A lot of readers are writing in to ask why many gold stocks were off this week on days when gold was notching new record (nominal) highs. It’s not just disappointing; it seems like something just isn’t right. I understand the concern.
As gold was screaming up toward $2,000 per ounce, gold stocks displayed their longstanding leverage to gold prices. Gold would rise one percent, and gold stocks would rise three, four, or five percent. That pattern has held for decades, and not just for gold; it’s true of resource stocks in general. It’s a big part of why we buy them in the first place, not the commodities themselves.
(Exploration is different; rewarding discovery isn’t about rising commodity prices.)
So, what’s wrong—are gold and silver stocks broken?
First off, the leverage the stocks offer over their underlying commodities is a pattern, not a law. A couple contrary days or even weeks don’t mean the fundamental relationship has changed.
As I type, gold is up 33.9% year to date. The HUI Gold Bugs Index is up 45.5%, with the GDX and GDXJ ETFs up by similar amounts. That’s not as much above the price of gold as I’d normally expect, but it’s still positive leverage.
But why is the leverage less than normal?
It would take an extensive survey to say with much certainty, but the stocks were hit much harder than gold in the March meltdown. They’re starting from a lower base than the beginning-of-year figures suggest.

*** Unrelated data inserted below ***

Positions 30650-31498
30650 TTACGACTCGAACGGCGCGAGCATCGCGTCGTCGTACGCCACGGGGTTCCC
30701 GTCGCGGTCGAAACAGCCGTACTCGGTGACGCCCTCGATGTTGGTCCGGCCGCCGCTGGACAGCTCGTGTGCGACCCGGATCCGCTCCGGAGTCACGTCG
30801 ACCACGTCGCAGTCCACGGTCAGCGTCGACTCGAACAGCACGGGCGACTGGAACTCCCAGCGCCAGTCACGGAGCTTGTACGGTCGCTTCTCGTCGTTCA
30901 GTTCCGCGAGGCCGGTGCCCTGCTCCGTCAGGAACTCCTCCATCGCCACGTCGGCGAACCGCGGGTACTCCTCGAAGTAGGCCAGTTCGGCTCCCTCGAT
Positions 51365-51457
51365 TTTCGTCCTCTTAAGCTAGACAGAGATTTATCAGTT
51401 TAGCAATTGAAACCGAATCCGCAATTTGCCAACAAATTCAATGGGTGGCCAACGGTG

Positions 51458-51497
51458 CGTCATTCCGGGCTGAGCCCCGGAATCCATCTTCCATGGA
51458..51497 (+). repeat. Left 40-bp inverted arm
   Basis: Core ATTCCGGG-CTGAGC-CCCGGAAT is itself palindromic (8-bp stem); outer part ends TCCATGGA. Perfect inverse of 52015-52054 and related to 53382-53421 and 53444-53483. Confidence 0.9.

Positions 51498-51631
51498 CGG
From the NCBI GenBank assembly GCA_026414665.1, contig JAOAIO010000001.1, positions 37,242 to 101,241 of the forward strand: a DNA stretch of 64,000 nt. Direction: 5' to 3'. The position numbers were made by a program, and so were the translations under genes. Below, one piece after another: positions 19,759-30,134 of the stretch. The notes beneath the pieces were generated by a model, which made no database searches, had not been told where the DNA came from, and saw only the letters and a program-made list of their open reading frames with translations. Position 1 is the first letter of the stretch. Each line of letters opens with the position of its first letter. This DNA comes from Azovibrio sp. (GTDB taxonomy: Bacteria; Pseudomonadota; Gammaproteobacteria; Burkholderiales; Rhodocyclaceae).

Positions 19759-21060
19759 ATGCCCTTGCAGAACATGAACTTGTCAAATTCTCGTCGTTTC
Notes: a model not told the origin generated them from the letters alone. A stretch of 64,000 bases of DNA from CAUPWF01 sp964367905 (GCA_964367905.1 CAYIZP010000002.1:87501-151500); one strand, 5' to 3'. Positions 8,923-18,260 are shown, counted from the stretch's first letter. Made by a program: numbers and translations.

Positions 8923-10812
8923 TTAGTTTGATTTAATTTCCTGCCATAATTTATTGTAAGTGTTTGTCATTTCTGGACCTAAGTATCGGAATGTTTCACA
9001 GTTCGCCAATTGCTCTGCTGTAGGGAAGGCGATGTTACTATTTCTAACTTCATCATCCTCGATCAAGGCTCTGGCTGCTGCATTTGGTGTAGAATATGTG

Gold is up about 38% from its March lows—but the HUI is up 113% since then. GDX is up 125.4%. GDXJ is up 174.6%.
There’s our leverage.
Also, producers (such as in the HIU, GDX, and GDXJ) have been under the shadow of COVID-19 shutdowns. If gold doesn’t go into reverse for an extended period, I expect earnings to add even more leverage to the upside going forward.
But still, why would a great company see shares drop one, three, or even five percent on a day when gold goes up $50?
Did the “smart money” see today’s sharp retreat coming (Friday, August 7, 2020) and take profits first?
I don’t think so.
Not so long ago, industry insiders were happy just to see gold holding above $1,500. The idea that gold might reach $2,000 per ounce was mentioned in dreamy voices—or laughed at—even more recently. Anyone who bought in thinking to take profits if gold ever spiked to $2,000 is looking at completing their trade. Their investment goal has been achieved.
In my view, it’s completely unsurprising to see a substantial amount of selling in gold stocks after gold took out a nice, big, round number like $2,000.
One has been triggered already.
This is not because I’m a fair-weather friend, lacking faith in gold. As a speculator, I don’t operate on faith. And I won’t let big wins slip through my fingers, getting distracted by what I want to believe will happen. I want to keep my eye on the ball of what actually is happening.
And I think the smart money is doing the same.
Because as confident as we may be of our investment theses, none of us really knows what will happen next in the markets. That’s always true, but it’s doubly so in these uncharted waters we’ve entered in 2020.
So, I’m not sweating a bit of profit-taking.
Actually, I see it as an opportunity.
I’m revising my shopping list in light the current weakness, hoping to buy some companies that got away from me before.
But I will be watching this trend carefully. As I just wrote not so long ago, if the gold and silver stocks trade persistently lower, even as the metals themselves continue rising, it would be a sign that the metals are about to peak.